Remuneration & Benefits. Rarely does Remuneration factor into a person’s reason for leaving according to the stats. So I for one, do not believe it’s required. However the Recruitment Marketing Executive I previously mentioned and various Marketing people employed by the various Job Boards will disagree.

Why don’t I believe it’s necessary? Firstly you can’t compare Position A in Company A to Position A in Company B. There will be vastly different issues and challenges, so while Company B pays more than Company A, the role could be polar opposites. This isn’t a car comparison guide. Unlike cars, there are far too many intangibles with jobs to make such comparisons beyond title.

I’ve also experienced many a person take a step back in remuneration (not massive steps backwards) to take on an opportunity with which will provide the environment, culture and challenge they seek. Far more rewarding for them professionally than the monetary component. Thus going back to the reasons why people leave their employer.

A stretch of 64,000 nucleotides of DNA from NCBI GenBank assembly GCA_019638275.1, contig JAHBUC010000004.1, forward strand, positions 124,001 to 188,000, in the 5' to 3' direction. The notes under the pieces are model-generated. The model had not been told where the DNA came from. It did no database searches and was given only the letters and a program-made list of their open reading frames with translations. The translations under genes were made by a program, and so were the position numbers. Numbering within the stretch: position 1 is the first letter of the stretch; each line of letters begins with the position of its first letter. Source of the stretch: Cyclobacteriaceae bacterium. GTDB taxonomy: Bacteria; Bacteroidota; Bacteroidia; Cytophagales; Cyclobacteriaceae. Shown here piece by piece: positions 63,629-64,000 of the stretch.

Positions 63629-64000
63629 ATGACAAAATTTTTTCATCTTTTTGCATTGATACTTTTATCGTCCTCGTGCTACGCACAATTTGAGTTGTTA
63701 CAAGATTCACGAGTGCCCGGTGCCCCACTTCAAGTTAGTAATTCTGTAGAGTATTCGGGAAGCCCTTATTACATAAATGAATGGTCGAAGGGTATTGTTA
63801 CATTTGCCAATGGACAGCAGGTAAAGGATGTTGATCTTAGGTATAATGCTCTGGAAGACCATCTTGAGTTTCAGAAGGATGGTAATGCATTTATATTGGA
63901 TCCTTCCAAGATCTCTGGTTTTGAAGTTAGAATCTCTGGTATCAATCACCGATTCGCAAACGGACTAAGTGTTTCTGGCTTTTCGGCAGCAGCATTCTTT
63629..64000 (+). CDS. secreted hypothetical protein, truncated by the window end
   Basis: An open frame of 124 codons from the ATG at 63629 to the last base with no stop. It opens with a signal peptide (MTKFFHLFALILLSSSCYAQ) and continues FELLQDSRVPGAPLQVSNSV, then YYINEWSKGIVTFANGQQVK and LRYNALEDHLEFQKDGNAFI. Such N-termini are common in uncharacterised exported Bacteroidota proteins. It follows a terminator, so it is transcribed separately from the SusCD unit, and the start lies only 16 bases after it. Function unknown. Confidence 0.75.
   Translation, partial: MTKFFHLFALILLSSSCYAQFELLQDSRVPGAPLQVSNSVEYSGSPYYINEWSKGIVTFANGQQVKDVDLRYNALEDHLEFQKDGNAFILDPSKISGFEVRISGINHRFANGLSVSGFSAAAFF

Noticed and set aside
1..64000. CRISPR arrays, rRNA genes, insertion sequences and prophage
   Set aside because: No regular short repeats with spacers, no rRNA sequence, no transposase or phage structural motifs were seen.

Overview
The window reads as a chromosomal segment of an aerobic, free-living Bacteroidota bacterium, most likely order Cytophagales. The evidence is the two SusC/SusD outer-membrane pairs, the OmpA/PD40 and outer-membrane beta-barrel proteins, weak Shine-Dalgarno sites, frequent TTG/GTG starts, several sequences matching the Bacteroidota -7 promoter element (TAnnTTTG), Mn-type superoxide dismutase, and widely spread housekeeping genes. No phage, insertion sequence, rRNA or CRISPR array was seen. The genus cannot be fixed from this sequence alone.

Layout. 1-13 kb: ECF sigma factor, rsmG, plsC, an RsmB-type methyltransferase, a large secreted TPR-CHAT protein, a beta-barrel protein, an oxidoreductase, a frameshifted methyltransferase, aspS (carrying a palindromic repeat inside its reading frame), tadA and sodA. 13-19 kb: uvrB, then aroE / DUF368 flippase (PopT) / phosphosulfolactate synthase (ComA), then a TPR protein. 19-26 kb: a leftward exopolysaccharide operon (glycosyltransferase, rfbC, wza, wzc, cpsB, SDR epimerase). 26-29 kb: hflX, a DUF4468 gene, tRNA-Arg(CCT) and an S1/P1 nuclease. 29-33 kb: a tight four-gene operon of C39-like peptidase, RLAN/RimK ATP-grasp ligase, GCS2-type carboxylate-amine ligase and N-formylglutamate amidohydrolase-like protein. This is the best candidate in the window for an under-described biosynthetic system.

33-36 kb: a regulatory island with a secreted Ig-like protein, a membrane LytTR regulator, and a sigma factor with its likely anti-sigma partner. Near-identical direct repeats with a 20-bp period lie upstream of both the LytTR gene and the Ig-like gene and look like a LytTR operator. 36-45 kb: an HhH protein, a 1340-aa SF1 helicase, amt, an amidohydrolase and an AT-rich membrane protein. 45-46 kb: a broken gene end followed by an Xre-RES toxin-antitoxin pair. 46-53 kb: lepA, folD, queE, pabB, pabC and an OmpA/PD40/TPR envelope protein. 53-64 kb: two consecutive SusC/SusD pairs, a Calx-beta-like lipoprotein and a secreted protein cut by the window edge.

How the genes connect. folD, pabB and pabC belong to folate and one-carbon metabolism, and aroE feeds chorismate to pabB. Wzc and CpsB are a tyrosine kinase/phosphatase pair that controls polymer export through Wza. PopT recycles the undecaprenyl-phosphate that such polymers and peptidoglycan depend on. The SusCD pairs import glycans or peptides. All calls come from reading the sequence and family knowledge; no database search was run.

Benefits are always interesting. I recently accepted a role without being told one of the benefits was that a comprehensive onsite gym was available with Personal Trainer. I would have accepted far sooner had I known this. If your benefits are unique, you should publicize them.

Much of what I have mentioned above applies primarily to traditional job ads placed in print media, job boards or career sites. With the emergence of  infographics such as (have a chat to @pauljacobs4real) and soon videograms some of what I mention won’t apply, or will it?

I’m sure I missed more…and if I have..well I’d be glad to hear your opinions on Job Ads.

Recruitment Agency – Not Dead and Not Dying

I’m enjoying the beginning of a tweet discussion with @recguruoz, @sarahcalverley, and @LeighRowbottom.

The title originated from @recguruoz.

My response was that yes, this might be the case but they weren’t necessarily reinventing or adjusting.

@recguruoz claims the industry globally has gone through a radical re-invention since GFC.

@LeighRowbottom agrees and states a Monumental shift from large chunky transactional internationals to slick boutiques.

I currently sit within a corporate or internal team. Have done so for a few years now. I certainly agree that agency is not dead or dying and that there will always need to be a place for them.

As a Client,  I would argue that the industry has not gone through a radical or monumental shift. Certainly not from the providers I have worked with. These providers are Internationals, Nationals, and Boutiques.I’ll get to the whole ’boutique’ concept in a moment.